Developer Wanted for Downtown OKC Gateway Link to Innovation District

Oklahoma City Urban Renewal is making a third attempt to find a developer for a downtown gateway property.

The triangular block, bordered by NE 5, Walnut and Harrison, is a hub for Interstate 235 drivers traveling to downtown, Deep Deuce, Automobile Alley and the Innovation District. Despite the visibility and high traffic, the corner has proven to be a challenge for developers.

Cathy O’Connor, director of urban renewal, said the latest developer, Chuck Ainsworth, had managed to redevelop a flat iron building on the western half of the block, but had been unable to go ahead with plans to an eight-story office building on the rest. of the block.

“He has since retired and requested termination of his contract,” O’Connor said.

The new RFP provides a new opportunity for developers with Urban Renewal’s recent acquisition of excess land across from I-235 that expands the set to 2.3 acres overlooking the east and west sides of Walnut Avenue. .

“I believe the addition of the property across the street that Urban Renewal recently acquired from the Oklahoma Department of Transportation will facilitate the development of both parcels,” O’Connor said. “It will be easier to understand how to park development and configure on sites.”

O’Connor said developing the property just west of I-235 represents a significant opportunity to improve the connection between downtown and the Innovation District.

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On the east side of I-235 along Harrison Avenue, Mark Beffort and Richard Tanenbaum set to build Convergence, a $178 million mixed-use development which will be anchored by offices and lab space for Wheeler Bio, a biomanufacturing company. The development will also include offices for other innovation companies, restaurants, bars, shops and a 107-room hotel.

Continued:New drugmaker and hotel to anchor development of OKC’s Innovation District

The first developer to attempt a deal with Urban Renewal for the flat iron block, Grant Humphreys, offered to restore the flat iron building that anchored the west corner of the block as he sought to build a mix of retail, office and five-story housing on the empty eastern half of the block. Its 2006 pitch also proposed a glass elevator leading to a rooftop garden.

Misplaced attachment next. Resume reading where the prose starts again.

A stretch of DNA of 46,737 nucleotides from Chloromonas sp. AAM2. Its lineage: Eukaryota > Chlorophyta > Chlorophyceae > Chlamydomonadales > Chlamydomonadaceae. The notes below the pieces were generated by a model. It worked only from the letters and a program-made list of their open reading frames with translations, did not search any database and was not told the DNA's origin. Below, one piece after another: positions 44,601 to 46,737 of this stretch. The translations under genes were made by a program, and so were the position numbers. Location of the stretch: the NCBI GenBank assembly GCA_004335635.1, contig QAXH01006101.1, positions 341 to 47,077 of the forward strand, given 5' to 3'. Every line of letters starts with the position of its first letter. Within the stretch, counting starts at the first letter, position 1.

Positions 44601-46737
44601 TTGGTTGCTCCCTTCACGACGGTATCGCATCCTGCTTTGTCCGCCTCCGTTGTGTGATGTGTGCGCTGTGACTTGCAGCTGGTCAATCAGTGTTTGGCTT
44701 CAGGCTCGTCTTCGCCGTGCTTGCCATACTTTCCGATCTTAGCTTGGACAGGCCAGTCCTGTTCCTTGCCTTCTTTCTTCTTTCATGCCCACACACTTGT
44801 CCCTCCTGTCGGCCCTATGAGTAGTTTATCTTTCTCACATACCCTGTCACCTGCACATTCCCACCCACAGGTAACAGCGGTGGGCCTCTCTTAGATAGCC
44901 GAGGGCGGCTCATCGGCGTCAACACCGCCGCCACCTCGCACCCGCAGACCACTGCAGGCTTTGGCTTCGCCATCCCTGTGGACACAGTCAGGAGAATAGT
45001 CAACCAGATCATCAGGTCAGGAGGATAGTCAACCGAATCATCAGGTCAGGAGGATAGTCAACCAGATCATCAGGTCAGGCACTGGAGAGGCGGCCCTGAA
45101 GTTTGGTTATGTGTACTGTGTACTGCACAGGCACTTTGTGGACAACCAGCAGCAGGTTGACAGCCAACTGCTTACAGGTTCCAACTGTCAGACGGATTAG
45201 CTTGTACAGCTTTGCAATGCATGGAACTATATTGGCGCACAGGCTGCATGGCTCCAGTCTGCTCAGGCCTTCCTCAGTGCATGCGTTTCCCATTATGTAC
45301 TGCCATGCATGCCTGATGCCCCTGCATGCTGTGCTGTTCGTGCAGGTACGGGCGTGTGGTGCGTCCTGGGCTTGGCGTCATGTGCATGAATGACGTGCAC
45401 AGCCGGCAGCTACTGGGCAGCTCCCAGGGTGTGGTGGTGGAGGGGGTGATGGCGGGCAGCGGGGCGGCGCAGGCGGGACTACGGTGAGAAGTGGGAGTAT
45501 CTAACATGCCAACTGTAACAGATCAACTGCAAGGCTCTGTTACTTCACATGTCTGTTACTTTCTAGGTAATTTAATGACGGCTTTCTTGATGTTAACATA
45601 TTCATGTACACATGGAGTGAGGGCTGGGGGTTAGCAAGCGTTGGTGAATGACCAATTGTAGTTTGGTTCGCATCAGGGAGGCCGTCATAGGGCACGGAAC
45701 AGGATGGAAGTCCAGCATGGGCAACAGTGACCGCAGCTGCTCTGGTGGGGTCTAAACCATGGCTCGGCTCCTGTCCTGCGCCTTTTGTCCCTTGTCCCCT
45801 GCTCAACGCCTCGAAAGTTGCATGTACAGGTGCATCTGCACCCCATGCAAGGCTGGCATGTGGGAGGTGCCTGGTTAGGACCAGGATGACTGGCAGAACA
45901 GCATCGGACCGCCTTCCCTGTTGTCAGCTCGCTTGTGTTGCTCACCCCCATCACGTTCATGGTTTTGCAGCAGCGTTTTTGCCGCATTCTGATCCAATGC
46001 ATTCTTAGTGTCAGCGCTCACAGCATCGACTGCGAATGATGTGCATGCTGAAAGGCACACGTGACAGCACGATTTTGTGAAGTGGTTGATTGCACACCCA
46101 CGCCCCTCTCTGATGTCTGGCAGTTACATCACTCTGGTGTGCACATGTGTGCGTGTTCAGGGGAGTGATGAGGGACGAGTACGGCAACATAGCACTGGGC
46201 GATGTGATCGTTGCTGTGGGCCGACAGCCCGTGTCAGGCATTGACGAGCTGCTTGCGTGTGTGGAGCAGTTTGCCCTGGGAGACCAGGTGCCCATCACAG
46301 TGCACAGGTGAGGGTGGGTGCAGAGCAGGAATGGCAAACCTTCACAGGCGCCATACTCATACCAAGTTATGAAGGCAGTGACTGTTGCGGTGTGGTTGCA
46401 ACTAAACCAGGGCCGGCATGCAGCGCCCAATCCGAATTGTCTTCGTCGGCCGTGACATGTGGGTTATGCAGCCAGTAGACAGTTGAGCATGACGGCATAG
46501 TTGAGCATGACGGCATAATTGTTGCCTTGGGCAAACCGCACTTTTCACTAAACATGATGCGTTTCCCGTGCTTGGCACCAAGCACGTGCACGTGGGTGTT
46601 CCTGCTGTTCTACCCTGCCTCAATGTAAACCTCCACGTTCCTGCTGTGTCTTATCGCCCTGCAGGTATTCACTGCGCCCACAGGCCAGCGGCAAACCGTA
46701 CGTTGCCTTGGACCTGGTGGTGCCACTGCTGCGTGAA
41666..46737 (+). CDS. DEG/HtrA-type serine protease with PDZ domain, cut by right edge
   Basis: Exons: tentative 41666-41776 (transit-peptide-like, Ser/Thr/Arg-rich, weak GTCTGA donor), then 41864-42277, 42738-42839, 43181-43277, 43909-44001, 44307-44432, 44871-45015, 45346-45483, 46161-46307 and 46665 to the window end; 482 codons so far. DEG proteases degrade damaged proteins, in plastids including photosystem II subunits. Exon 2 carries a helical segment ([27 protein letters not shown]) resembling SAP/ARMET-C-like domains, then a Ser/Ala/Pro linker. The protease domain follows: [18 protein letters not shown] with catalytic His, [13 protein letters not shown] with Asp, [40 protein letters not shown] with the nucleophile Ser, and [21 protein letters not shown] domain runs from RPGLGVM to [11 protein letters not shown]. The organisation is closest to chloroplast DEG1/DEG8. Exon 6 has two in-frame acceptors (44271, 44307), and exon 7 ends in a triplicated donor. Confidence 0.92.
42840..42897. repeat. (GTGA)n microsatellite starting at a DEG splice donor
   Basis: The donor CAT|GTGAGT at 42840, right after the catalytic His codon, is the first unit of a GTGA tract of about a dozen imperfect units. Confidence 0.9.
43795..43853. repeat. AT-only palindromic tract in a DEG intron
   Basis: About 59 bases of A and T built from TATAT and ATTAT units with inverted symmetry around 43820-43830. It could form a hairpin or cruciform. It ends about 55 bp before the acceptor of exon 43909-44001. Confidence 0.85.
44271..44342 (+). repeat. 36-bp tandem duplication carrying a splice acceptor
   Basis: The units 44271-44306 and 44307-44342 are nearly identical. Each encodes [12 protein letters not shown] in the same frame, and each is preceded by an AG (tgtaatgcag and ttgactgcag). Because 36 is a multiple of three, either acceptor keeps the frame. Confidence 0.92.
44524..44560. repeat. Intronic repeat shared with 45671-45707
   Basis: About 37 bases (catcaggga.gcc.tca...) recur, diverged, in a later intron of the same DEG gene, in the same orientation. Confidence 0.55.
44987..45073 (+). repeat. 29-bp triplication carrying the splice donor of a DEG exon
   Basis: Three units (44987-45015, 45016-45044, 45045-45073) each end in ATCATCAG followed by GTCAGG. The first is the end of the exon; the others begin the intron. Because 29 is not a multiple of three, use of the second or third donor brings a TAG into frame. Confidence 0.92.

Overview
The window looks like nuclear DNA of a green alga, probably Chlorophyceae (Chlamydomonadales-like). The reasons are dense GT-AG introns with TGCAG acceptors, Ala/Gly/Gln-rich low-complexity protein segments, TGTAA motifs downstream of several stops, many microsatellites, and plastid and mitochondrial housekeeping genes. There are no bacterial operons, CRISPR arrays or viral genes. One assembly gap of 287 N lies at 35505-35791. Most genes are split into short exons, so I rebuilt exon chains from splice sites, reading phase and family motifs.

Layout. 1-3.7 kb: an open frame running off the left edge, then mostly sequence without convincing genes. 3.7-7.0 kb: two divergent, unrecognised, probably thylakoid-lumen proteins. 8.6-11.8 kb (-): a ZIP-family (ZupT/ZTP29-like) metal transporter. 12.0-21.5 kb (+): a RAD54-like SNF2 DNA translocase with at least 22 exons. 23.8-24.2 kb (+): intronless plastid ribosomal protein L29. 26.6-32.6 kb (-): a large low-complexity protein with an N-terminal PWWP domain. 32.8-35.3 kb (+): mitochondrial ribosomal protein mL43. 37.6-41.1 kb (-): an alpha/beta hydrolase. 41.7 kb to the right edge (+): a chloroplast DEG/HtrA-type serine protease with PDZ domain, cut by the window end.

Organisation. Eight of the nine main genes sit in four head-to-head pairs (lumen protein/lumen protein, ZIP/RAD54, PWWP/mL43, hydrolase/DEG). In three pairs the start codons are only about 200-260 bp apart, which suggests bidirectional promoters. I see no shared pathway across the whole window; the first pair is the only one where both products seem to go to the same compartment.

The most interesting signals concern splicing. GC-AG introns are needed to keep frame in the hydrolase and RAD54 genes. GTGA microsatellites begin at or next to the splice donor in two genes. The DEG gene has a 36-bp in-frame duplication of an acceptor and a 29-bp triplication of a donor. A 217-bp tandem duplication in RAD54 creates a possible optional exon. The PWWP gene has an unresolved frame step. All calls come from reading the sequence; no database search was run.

Humphreys had filed for planning permission and was weeks away from starting construction when the national economy crashed in 2009. The project was scrapped as Humphreys instead focused on developing Carlton Landing at Lake Eufaula.

The Urban Renewal Authority took another hit in 2014 with developer Chuck Ainsworth and architect Rand Elliott proposing a two-phase approach that began with renovating and expanding the flat iron building into a headquarters for PLICO, an insurance company for doctors.

Continued:OKC’s Downtown Railroad Quiet Zone pays off fast with $100 million invested in five years

The old hotel, built in 1924, was closed for 27 years before Ainsworth and Elliott completed a $3.5 million makeover that included the addition of a transparent third floor. The pair have had less success with their plan to build an eight-storey office building in the eastern half of the block.

Elliott’s design called for three parking floors topped by five office floors. Ainsworth once indicated he was in talks with potential tenants, but a deal was never reached.

“Lack of space for parking has been a challenge for both developers,” O’Connor said Friday. “We appreciate ODOT for their assistance.”

Steve Lackmeyer started at The Oklahoman in 1990. He is an award-winning journalist, columnist and author who covers downtown Oklahoma City, urban development and the economy for The Oklahoman. Contact him at [email protected] Please support his work and that of other Oklahoman reporters by purchasing a subscription today at subscribe.oklahoman.com.